A periodontal disease affects the structures in the mouth that support the teeth. It is sometimes called “gum disease”, but it involves bone and other tissues too. This disease is often chronic (persists over time). The good news is that treatment can limit damage and help keep your mouth healthier.
Periodontal disease is also well known as a silent disease. It often causes no symptoms, especially in its early stages. This “silent disease” can still damage the gums, bone, and other tissues that surround the teeth. Unless it is treated, this damage will get worse and worse. Eventually this can lead to a tooth loss. There is also evidence that the bacteria that cause periodontal disease are linked to more general health problems. These include heart disease, pregnancy complications, and other serious conditions.
Some people notice tender or receding gums, but periodontal disease often causes no symptoms.
What puts you at risk?
Some of the factors that put you at risk can be controlled, others can’t. Though age is not a risk factor, older people often have more severe disease because there has been more time for damage to occur. Risk factors include:
- Poor oral hygiene (brushing and flossing)
- Having diabetes, especially if its poorly controlled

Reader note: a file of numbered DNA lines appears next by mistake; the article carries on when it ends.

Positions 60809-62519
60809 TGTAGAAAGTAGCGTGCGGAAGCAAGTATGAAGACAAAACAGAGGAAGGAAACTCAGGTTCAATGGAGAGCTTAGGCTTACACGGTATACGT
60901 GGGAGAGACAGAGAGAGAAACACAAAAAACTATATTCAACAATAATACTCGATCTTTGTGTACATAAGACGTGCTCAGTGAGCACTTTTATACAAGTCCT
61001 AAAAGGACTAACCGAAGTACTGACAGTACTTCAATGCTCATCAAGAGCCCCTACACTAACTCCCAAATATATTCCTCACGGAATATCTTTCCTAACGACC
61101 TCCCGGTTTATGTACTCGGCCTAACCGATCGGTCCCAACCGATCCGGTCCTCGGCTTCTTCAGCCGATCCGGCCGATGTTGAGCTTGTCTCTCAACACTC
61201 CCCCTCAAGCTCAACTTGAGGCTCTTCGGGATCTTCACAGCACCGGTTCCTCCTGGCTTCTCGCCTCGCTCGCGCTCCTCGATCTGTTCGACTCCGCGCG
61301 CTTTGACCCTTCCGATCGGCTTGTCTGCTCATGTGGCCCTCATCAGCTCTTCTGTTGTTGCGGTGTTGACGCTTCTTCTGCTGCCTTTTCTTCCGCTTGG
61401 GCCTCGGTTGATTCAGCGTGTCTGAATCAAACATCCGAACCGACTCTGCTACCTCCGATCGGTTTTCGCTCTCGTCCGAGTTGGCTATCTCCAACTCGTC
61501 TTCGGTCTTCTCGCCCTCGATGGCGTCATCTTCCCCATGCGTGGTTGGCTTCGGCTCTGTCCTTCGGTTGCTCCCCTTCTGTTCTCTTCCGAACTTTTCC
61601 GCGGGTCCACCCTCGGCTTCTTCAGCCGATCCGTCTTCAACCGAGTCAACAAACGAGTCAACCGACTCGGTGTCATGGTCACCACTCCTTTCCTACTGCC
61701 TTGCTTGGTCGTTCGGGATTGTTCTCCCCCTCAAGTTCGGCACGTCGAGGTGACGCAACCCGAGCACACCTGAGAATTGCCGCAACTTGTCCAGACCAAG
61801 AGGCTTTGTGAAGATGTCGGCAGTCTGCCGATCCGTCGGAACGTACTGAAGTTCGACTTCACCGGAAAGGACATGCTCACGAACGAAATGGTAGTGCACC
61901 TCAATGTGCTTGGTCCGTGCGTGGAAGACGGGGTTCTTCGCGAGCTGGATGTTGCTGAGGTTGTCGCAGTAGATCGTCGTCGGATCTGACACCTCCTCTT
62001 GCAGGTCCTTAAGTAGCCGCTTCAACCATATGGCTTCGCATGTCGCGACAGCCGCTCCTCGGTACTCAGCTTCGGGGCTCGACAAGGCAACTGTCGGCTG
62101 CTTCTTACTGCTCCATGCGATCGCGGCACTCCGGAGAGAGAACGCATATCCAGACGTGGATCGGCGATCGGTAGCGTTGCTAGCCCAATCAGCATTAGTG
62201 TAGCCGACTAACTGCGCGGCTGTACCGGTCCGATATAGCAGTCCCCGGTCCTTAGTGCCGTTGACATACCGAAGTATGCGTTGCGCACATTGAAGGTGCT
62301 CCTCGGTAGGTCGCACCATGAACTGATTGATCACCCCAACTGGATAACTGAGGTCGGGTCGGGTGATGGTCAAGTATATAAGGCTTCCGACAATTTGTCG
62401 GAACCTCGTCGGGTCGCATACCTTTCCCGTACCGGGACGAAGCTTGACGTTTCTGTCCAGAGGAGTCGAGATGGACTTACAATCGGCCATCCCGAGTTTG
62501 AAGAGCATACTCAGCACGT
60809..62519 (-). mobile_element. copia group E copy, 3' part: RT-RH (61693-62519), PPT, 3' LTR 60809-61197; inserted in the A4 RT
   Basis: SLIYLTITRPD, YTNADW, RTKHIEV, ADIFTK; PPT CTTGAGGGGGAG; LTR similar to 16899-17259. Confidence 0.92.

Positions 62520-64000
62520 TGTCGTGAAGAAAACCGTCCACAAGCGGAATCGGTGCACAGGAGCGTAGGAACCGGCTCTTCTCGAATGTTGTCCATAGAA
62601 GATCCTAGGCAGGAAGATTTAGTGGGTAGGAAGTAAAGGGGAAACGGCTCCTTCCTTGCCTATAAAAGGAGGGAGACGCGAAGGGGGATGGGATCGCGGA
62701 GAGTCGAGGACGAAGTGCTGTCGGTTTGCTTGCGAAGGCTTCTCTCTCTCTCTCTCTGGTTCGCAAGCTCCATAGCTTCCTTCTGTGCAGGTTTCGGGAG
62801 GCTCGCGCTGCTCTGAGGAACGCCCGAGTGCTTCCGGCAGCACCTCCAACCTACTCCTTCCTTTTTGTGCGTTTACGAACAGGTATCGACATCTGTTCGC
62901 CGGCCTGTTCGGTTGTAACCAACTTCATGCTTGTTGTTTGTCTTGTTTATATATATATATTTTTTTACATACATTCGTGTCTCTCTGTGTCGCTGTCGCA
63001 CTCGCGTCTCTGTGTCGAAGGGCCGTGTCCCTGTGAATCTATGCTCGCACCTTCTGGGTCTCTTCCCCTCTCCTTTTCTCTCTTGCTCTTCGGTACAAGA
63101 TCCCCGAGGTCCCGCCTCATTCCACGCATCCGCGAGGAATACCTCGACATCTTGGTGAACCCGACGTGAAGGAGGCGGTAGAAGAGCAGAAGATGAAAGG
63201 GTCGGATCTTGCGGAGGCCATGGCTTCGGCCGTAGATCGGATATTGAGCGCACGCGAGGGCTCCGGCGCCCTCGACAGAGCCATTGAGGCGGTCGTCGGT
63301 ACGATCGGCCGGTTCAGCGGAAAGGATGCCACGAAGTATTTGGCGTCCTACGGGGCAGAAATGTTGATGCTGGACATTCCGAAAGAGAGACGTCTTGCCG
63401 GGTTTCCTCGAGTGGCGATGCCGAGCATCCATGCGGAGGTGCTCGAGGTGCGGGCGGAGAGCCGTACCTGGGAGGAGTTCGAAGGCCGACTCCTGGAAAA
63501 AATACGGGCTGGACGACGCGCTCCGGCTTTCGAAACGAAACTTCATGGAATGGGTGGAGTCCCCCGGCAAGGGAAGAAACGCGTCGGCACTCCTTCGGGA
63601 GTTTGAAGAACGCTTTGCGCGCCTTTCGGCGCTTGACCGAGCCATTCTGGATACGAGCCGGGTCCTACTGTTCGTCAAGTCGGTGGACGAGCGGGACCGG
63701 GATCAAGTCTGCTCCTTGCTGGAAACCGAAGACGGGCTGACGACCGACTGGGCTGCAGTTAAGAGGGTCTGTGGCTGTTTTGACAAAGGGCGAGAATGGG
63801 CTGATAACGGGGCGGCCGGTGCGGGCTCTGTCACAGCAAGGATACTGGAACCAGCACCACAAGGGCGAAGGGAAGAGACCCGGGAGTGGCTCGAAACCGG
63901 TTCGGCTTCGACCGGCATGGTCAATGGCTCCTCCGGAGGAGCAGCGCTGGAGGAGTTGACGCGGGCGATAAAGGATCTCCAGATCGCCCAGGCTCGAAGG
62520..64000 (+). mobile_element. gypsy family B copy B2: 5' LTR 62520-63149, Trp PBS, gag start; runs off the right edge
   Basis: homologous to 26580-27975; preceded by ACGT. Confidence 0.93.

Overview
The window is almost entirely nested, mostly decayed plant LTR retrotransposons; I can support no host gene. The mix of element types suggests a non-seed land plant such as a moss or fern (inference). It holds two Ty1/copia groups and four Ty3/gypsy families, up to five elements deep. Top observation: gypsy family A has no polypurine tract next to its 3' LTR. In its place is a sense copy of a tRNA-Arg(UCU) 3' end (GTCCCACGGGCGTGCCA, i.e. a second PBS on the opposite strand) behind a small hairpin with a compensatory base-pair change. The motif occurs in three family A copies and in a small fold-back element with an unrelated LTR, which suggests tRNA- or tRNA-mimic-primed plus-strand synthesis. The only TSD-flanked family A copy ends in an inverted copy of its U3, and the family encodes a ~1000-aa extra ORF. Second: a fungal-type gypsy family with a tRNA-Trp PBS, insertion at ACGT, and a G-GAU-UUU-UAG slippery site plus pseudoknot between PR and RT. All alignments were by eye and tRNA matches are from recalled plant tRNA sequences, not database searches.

- Stress, teeth-grinding, or bite problems.
- Hormone changes, such as those during pregnancy
- Having a weakened immune system
- Having a close family member with a periodontal disease
- Taking certain medications.
If you have a periodontal disease, what is the treatment to follow?
Special dental cleanings, medications and surgery are among the treatments for this disease. The sooner you are treated, the better the outcome. If periodontal disease is caught early, your dentist may be able to reverse some or all of the damage with non-surgical treatments. If the disease is more advanced, surgery may stop further damage. In many cases, it can save teeth you are in danger of losing. Much of the outcome is up to you, though. You will need to commit to taking better care of your teeth at home.
How periodontal disease develops
The disease starts when tartar and bacteria under the gumline lead to infection (overgrowth of bacteria). As the body fights the infection, the gums become inflamed (irritated and swollen). Pockets form between tooth and gum, making plaque harder to remove. As the disease advances, bone damage occurs and can lead to tooth loss.